Installment Consumer Lending Falls in California, DBO Reports

Financial Services Law

The California Department of Business Oversight (DBO) released a pair of reports on installment consumer lending for 2017, finding that the combined dollar amount of installment consumer loans by nonbanks in the state fell almost 10 percent over the prior year.

Further, the combined dollar amount of installment loans made by DBO-regulated lenders was down almost 10 percent from 2016, the regulator revealed, although the total number of loans rose slightly.

What happened

Pursuant to the California Financial Law (CFL), lender and broker licensees are required to submit annual reports to the DBO, and the DBO in turn must compile the data for its own public annual report, which was issued in June 2018 and addresses the operation of consumer finance lenders licensed under the CFL.

As compared with 2016, the combined dollar amount of installment consumer loans by nonbanks in California dropped 9.9 percent in 2017, totaling $37.2 billion as compared with $41.3 billion the prior year. However, the number of loans actually increased from year to year—1,484,257 in 2017 from 1,473,378 in 2016, or less than 1 percent.

The largest category of consumer loans by numeric volume was found in the $2,500 to $4,999 range, where more than half (58.8 percent) had an annual percentage rate (APR) of 100 percent or higher. Both the total number of loans and the dollar amount of the triple-digit APR loans increased about 5 percent from 2016.

In the next category, the $5,000 to $9,999 range, triple-digit APR consumer loans dropped as compared with the prior year. Just 30,784 loans were issued in this range, a decrease of 23.9 percent, while the total principal amount went down 23.7 percent to $170.6 million.

Overall, online lending accounted for a majority of unsecured consumer loans of $2,500 or higher, the DBO found—58.7 percent of the total number and 50.4 percent of the aggregate principal amount. The strength of online lending in this particular category is likely due to the fact that while the CFL limits interests rates on consumer loans under $2,500, it does not provide a cap on interest rates with respect to consumer loans of $2,500 or more.

The number of secured auto loans rose last year, up 4.5 percent from 2016 (112,983 from 108,080). However, the combined principal amount for those same loans fell just over 3 percent, from $433.2 million to $419.5 million. For secured auto loans in the $2,500 to $4,999 range, loans with triple-digit APRs made up 61.6 percent of the total number and 59.2 percent of the aggregate principal amount.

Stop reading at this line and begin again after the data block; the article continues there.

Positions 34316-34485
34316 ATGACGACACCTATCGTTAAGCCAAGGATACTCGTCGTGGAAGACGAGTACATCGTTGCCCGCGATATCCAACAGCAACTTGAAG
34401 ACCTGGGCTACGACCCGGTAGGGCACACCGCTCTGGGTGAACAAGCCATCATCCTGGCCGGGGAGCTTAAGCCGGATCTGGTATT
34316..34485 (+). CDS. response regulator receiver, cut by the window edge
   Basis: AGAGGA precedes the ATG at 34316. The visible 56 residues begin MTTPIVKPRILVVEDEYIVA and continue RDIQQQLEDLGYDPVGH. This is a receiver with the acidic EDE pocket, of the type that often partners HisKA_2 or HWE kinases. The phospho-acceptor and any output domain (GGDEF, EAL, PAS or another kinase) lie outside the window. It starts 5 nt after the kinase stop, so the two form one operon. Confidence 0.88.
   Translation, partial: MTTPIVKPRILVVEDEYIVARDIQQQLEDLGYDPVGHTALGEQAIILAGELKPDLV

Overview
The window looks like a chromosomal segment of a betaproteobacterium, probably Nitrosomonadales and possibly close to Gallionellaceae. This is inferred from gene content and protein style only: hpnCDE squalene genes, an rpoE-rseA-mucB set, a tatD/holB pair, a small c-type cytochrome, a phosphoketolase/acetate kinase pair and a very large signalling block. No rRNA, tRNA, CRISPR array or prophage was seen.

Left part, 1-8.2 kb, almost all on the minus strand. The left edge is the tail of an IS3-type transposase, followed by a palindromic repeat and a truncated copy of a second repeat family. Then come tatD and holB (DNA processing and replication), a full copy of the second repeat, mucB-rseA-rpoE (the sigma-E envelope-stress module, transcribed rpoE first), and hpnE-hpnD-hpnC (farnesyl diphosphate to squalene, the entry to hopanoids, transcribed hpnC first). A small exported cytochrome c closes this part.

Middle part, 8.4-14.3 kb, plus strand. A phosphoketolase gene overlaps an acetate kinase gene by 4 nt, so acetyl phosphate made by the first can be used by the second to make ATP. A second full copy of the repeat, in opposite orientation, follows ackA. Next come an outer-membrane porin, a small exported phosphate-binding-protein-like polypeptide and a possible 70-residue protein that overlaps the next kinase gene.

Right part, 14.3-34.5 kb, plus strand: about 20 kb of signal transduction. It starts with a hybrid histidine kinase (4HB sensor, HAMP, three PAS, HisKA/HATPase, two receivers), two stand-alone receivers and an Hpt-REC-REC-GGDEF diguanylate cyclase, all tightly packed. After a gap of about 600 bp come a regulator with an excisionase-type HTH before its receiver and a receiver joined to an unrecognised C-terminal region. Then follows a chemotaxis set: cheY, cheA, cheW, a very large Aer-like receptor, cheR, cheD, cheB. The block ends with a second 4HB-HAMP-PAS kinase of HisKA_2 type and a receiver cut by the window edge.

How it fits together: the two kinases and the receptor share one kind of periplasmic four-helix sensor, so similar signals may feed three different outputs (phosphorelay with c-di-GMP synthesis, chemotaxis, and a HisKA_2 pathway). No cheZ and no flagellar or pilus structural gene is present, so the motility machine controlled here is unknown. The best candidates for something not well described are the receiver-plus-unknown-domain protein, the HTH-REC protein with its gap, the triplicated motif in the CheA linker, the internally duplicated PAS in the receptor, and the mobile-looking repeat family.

A total of 20,280 repossessions were conducted in connection with auto title loans last year, a slight decrease over the 20,648 reported in 2016 (or 1.8 percent).

“Triple-digit APR lending dropped for loans of some sizes, but continued to show a disconcerting dominance in the $2,500 to $4,999 range, the largest category of lending by volume,” DBO Commissioner Jan Lynn Owen said in a statement. “I hope the data in this report help inform the public policy debate over how to increase California consumers’ access to lower-cost capital.”

The DBO also released data on the state’s Pilot Program for Responsible Small Dollar Loans, which aims to increase consumer access to loans of less than $2,500. Reporting on the three-year period from 2015 to 2017, the regulator revealed that the number of lenders participating in the program has doubled since 2015, while the number of finders (who connect borrowers with lenders) almost tripled over the past three years.

Over the same time period, the number of loans under $2,500 jumped 18.2 percent to 230,855, and the annual total principal of the loans also grew, rising 15 percent from $225 million in 2015 to $258.9 million in 2017.

Breaking down the data by dollar amount, the report found that loans in the $500 to $999 range had higher APRs when finders were used (93.6 percent of the loans had APRs of 50 percent or higher when finders were used versus 64.4 percent when they were not used). The opposite was true for loans in the $1,000 to $1,499 range, where 28.5 percent of loans had APRs of more than 50 percent when finders were not used as compared with 11.1 percent when they were used.

To read the CFL report, click here.

To read the RYSL report, click here.

Why it matters

The state law-mandated reports provide interesting data about trends in the small-dollar lending industry and demonstrate the increasing use of online lending by consumers. More important, the reports—and the attention paid to those lenders providing the data–—could lead to additional regulation and oversight by agencies such as California’s DBO or the New York Department of Financial Services, which will soon issue a report about online lending in the state.